Bringer of day. Giver of life. Causer of that squinty face you're making in your Christmas card photo.
And now, perhaps, also the unlikely savior of our climate and planet.
Thanks largely to a major decline in the cost of equipment, solar power has become the cheapest new energy source on the market.
"Unsubsidized solar is beginning to outcompete coal and natural gas on a larger scale, and notably, new solar projects in emerging markets are costing less to build than wind projects," Bloomberg's Tom Randall reports, summarizing a series of new data released by Bloomberg New Energy Finance, which surveyed 58 emerging economies in Africa, Asia, the Middle East, and South America.
The fact that this is taking place in the developing world is a big deal, as it could potentially allow some countries to skip dirty, costly fossil fuels altogether — or at least mostly.
Back in the '90s, much of Africa couldn't reliably talk to each other on the phone. Even in 2015, only 2% of African households had landline connections. But the advent of mobile phones allowed many countries to rapidly build communication infrastructure without having to install costly, resource-and-labor-intensive telephone lines. Today, nearly 90% of Nigerian and South African adults own mobile phones — about the same as the United States.
Similarly, falling costs could allow many of these countries to install cheap solar farms without having to first build big expensive coal and natural gas plants, giving them an edge over countries like the United States, which have to weigh the cost of building new, clean energy plants with the cost of tearing down old ones and deal with heavy resistance from the industries that operate them.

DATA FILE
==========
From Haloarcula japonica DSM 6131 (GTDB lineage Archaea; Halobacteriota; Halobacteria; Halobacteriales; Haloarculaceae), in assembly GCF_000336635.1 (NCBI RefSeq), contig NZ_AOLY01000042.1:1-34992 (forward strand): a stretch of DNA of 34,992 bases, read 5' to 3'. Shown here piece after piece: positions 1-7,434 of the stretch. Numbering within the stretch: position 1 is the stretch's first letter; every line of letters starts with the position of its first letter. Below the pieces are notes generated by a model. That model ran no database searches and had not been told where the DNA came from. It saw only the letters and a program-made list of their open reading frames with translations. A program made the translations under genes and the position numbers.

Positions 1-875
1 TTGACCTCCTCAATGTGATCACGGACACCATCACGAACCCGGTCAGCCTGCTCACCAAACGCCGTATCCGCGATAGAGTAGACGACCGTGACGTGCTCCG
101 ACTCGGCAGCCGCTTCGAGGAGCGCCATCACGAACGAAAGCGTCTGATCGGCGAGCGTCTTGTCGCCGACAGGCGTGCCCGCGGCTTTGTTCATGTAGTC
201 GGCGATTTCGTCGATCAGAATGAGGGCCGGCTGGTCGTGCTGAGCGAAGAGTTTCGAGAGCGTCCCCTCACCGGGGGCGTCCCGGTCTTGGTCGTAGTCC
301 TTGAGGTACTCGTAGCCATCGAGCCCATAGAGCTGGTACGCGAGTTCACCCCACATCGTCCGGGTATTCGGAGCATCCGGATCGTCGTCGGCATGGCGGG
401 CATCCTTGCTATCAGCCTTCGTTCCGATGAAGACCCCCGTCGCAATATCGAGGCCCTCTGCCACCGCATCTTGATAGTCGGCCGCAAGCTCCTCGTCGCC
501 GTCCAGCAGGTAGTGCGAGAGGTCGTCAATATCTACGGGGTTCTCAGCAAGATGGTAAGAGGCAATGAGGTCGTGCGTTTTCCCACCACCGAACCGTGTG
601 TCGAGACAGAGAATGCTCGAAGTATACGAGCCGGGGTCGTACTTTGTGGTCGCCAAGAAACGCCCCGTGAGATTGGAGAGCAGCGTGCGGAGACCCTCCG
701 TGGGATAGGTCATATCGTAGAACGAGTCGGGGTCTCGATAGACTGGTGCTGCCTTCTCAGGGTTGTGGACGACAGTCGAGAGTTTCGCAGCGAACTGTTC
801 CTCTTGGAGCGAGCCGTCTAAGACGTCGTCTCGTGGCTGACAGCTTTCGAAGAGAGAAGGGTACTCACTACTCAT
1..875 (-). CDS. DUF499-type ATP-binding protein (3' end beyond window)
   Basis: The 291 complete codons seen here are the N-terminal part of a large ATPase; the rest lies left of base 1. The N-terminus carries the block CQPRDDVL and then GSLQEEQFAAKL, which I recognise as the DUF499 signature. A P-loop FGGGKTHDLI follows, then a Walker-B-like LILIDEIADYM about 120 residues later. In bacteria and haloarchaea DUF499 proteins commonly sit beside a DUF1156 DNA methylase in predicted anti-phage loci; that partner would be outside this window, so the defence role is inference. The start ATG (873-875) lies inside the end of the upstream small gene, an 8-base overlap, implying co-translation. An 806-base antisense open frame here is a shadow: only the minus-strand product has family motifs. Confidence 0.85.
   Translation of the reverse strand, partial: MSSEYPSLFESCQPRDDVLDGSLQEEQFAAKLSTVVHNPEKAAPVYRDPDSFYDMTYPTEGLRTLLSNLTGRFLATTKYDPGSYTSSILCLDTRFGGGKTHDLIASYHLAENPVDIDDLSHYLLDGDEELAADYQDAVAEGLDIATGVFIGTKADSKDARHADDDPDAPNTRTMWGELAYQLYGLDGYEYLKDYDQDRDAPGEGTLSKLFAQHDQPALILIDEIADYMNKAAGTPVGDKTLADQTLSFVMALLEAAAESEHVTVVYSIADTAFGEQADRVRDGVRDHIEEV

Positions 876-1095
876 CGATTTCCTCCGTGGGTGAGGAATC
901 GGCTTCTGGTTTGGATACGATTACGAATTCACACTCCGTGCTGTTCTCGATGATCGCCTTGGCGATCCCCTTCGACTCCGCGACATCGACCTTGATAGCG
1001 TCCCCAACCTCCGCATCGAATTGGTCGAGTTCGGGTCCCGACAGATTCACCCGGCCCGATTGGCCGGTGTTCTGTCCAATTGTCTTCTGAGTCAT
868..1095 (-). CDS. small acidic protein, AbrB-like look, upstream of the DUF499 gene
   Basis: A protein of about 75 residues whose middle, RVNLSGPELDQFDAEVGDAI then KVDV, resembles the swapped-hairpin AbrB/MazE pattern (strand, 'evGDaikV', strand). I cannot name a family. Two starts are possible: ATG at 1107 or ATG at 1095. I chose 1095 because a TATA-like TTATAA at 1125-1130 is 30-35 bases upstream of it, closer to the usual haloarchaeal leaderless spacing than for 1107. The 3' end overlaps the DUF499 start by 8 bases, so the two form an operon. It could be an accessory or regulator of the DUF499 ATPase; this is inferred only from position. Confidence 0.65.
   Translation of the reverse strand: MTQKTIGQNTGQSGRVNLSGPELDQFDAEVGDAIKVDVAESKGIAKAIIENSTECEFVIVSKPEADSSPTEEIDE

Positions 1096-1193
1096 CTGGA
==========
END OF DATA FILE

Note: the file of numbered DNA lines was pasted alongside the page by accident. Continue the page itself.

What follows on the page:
Of course, there are still some roadblocks to a full-on, balls-to-the-wall solar building bonanza.
Despite falling costs, installing solar panels across dozens of countries on multiple continents is time consuming.
Also, in areas that are less reliably sunny, fossil fuel sources can still be cheaper and more effective.
Nonetheless, it's an encouraging sign — and not just for those hoping to slow or reverse climate change.
"For populations still relying on expensive kerosene generators," Randall wrote, "or who have no electricity at all, and for those living in the dangerous smog of thickly populated cities, the shift to renewables and increasingly to solar can’t come soon enough."
When that day comes, we Earthlings could owe the sun big time.
At least until it swallows us all whole in a few billion years.